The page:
One author actually wrote about the movie: “It feels strange to be discussing Koyaanisqatsi using words, since the film communicates its message purely with images and sounds, utilizing no spoken dialogue at all.”
‘Koyaanisquatsi’ is a Hopi Indian word, which implies ‘life in turmoil’ or ‘life out of balance’. This film, directed by Godfrey Reggio, consists of a series of beautifully shot scenes, played to the recurring and haunting sound of music provided by Philip Glass. Koyaanisqatsi is a documentary, albeit only arguably so. It is constructed purely on the passage of time. It is also a visual concert of images set to a haunting music. There are no dialogues in the film, there are no characters in the film, there is no story; if there is something, it is the simple idea to portray and draw a comparison between forces of nature and man’s efforts at technological supremacy.
The film was a landmark for a few reasons. Firstly, it was the first film, feature length, to have used “time lapse photography” at such a large scale. Time lapse photography is a technique, where the on-screen event is either sped up or slowed down, to get a desired cinematic effect. Traditionally, the technique has been such: if you want to speed up a scene (say clouds moving slowly in the sky), you would shoot at (for example) 1 fps (frames per second) for a few hours, and then project it at the standard 24 fps. And if you wanted to slow down a scene, then you shot it at an fps higher than 24. In fact, although the idea had been put into practice many times before, the film was the first to use it at an epic scale. It is also said, (quite politically incorrectly) that this was the film that gave birth to the concept of something we today know as the “Discovery Channel”. How many times, have we seen on television, the sight of a full sunrise sped up to last only a few seconds? Or rows and rows of people commuting on sidewalks, the scene sped up? Well, this film, unofficially, started it.
Secondly, the film’s idea was novel. A visual composition based purely on sound (Philip Glass’s score is just spine-chilling at times), making use of nothing, but the beauty of music and cinematography (personally the most awe-inspiring cinematography I have ever seen), it weaves a story – The story of nature and man….. And man’s struggle against nature.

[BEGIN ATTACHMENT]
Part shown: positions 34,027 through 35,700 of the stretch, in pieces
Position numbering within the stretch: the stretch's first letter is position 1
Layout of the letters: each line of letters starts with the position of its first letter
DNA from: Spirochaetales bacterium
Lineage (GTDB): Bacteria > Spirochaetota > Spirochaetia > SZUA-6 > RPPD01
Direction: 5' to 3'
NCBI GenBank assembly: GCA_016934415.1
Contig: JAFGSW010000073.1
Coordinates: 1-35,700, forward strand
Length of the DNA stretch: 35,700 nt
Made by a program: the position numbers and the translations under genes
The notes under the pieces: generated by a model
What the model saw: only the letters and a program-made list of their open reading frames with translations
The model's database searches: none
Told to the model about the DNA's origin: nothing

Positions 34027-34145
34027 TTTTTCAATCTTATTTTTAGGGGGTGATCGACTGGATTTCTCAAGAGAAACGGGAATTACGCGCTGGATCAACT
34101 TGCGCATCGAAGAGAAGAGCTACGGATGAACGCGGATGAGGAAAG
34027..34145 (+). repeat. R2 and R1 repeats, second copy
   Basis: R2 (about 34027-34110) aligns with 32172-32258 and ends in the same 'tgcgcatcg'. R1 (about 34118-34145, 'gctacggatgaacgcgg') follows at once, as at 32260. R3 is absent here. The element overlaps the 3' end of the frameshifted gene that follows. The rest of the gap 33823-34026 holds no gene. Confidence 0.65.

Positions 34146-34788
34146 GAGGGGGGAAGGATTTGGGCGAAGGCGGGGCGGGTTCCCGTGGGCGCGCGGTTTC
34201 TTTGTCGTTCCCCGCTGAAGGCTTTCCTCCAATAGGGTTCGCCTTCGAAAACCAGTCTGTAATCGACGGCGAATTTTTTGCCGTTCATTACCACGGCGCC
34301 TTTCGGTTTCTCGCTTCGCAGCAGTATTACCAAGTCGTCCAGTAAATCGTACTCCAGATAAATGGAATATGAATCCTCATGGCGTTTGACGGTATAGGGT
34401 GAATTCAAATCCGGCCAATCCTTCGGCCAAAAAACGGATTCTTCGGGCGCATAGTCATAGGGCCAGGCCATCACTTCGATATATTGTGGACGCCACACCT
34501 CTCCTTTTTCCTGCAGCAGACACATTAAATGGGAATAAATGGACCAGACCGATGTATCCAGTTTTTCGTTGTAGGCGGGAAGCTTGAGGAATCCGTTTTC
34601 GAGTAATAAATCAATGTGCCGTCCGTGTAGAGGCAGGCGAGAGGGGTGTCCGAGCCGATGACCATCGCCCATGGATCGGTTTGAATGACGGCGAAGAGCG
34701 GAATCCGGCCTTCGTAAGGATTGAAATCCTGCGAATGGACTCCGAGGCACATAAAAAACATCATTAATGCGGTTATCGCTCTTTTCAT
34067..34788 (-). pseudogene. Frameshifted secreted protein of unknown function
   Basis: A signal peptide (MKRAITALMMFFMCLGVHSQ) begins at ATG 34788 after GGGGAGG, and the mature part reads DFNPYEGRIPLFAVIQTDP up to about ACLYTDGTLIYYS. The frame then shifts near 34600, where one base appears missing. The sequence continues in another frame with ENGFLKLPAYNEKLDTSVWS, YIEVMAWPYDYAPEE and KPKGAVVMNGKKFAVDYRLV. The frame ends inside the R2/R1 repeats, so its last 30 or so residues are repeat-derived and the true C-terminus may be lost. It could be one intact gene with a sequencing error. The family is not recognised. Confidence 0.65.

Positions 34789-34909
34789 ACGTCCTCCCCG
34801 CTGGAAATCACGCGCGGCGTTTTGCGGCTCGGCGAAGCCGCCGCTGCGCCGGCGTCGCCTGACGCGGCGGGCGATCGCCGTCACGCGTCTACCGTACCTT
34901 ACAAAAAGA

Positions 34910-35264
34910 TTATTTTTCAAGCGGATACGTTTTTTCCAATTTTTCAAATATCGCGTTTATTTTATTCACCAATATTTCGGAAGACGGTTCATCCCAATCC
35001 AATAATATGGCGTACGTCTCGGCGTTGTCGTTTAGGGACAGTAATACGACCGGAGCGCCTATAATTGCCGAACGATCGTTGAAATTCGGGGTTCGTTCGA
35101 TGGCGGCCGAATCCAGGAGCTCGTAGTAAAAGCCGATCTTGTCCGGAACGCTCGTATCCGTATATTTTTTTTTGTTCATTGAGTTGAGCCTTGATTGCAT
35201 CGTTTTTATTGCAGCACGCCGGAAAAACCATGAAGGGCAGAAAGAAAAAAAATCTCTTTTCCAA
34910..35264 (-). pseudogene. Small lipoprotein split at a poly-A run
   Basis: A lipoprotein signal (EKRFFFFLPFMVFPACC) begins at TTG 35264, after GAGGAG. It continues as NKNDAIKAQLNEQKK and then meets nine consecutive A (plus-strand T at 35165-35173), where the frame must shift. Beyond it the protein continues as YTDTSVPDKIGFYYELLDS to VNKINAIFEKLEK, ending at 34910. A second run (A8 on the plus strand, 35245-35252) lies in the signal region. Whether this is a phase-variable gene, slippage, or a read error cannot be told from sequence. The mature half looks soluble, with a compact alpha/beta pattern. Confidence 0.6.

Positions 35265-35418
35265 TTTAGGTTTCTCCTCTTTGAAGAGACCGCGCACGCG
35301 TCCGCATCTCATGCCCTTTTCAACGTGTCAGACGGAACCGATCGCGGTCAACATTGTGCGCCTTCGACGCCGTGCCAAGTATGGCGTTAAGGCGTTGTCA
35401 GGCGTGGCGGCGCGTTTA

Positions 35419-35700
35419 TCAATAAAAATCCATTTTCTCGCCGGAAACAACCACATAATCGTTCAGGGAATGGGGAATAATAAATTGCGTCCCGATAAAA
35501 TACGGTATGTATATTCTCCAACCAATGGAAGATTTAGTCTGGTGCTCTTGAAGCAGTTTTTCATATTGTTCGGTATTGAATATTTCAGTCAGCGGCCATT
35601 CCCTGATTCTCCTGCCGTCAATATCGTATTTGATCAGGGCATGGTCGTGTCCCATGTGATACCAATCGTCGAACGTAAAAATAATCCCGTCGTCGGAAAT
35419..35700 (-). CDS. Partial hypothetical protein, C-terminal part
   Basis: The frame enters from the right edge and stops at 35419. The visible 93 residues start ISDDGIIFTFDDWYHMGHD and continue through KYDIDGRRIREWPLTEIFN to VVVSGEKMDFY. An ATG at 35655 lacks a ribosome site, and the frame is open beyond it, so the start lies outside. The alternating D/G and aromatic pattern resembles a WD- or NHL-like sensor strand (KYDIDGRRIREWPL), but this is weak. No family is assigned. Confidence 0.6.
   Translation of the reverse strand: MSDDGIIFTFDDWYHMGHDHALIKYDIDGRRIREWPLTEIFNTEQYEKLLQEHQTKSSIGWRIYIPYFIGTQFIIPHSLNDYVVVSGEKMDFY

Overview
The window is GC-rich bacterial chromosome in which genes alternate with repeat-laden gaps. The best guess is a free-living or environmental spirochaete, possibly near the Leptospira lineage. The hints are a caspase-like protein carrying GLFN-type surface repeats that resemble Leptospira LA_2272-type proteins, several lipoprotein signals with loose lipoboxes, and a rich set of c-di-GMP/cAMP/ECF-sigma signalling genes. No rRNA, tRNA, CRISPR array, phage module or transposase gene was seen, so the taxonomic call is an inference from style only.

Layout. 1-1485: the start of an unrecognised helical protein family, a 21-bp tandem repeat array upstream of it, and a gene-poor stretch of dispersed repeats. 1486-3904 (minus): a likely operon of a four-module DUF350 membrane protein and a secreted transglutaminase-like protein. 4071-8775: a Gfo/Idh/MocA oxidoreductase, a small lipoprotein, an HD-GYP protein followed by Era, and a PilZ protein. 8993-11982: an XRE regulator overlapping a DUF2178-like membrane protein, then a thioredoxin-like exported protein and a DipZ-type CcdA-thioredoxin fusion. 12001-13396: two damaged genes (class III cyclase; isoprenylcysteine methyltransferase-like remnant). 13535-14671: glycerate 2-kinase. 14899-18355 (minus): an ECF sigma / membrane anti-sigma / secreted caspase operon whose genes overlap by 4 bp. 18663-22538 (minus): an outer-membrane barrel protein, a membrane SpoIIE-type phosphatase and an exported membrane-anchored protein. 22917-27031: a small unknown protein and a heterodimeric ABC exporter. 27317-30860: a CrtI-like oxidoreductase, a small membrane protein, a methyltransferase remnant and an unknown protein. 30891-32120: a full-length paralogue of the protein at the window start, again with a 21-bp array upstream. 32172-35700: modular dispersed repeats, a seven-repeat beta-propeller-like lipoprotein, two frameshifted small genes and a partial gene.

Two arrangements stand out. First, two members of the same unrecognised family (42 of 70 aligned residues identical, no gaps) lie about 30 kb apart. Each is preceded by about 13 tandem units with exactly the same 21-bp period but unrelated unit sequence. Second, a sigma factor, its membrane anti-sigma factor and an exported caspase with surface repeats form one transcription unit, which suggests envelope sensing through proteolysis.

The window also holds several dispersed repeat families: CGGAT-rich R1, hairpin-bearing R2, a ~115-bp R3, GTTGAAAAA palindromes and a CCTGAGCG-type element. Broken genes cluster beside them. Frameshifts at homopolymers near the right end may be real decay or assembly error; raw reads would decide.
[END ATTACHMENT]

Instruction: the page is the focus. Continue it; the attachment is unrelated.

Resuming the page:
I read somewhere (so do not quote me on this), that Reggio was intent on Philip Glass producing the score. He approached Glass through a mutual friend, and Glass replied, “I don’t do film music.” Reggio persisted, until he gained a meeting with Glass, who nevertheless declined. Determined, Reggio put together a photo montage with Glass’ music as the soundtrack, which he presented to Glass at a private screening in New York. Immediately following this, Glass agreed to score the film.
At the beginning of the film, the camera lingers on ancient Hopi Indian cave-paintings of human figures, which become symbolic of a lost wisdom that perhaps the human race once had. Soon we are racing over landscapes, peering into waterfalls and tumbling with the clouds in a homage to the Earth. Effortlessly, illustrating the vistas untainted by Man, the film subtly moves on to the modern-day shrines to humanity – cities. It is here that the full impact of the story becomes apparent and yet there is a distance from people as individuals. Even when we are focused on one person, there is no feeling for their history; instead they appear as representatives for the whole. The city is shown to be a symbiotic life form, and as such, on a larger scale the teeming freeways become analogous to the blood vessels of our own bodies. But, this is no paradise. Humans, like trained primates, are shown to be in the rat-race like never before with no hope of redemption. Apocalyptic images of massive buildings crumbling to the ground, coupled with shots of volcanic eruptions, do spell out a doom that humans are destined to, unless, perhaps, we return to the ways of the ancient races.
The film is truly hypnotic. There is no editing involved. The whole film seems to be constructed around a beautiful score, and the music adds life to the already visually brilliant shots. It is no co-incidence, then, that the film took nine (yes 9!) whole years to be completed. Some of the shots seem so difficult, and just so magical, that it is hard, for a layperson, to believe taking such a shot is at all possible, let alone figuring out exactly how it was done. My personal favourite is a sequence that shows the close-up (sped-up photography) of clouds blowing across the sky. One becomes immersed in the white, snowy tufts. The viewer is flying with the clouds…And then the camera zooms out. And one realizes that is a wave in the gigantic ocean. Then after a few more seconds, the viewer notices, that there is a diegetic juxtaposition of sped-up cloud shots, and slowed-down ocean wave shots. One cannot help, but remain in awe of the vision that one just saw.
The film won the “Francis Ford Coppola Presents” endorsement at the 1982 New York Film Festival and Coppola is now credited as an executive producer of the film. In an interview, Godfrey Reggio said “…[Coppola] would like to do everything possible to make this available to the public, so he put his name on it”.
The film is a truly majestic exploration of the highest beauty known to man- Nature.
Vipul Ralph Shah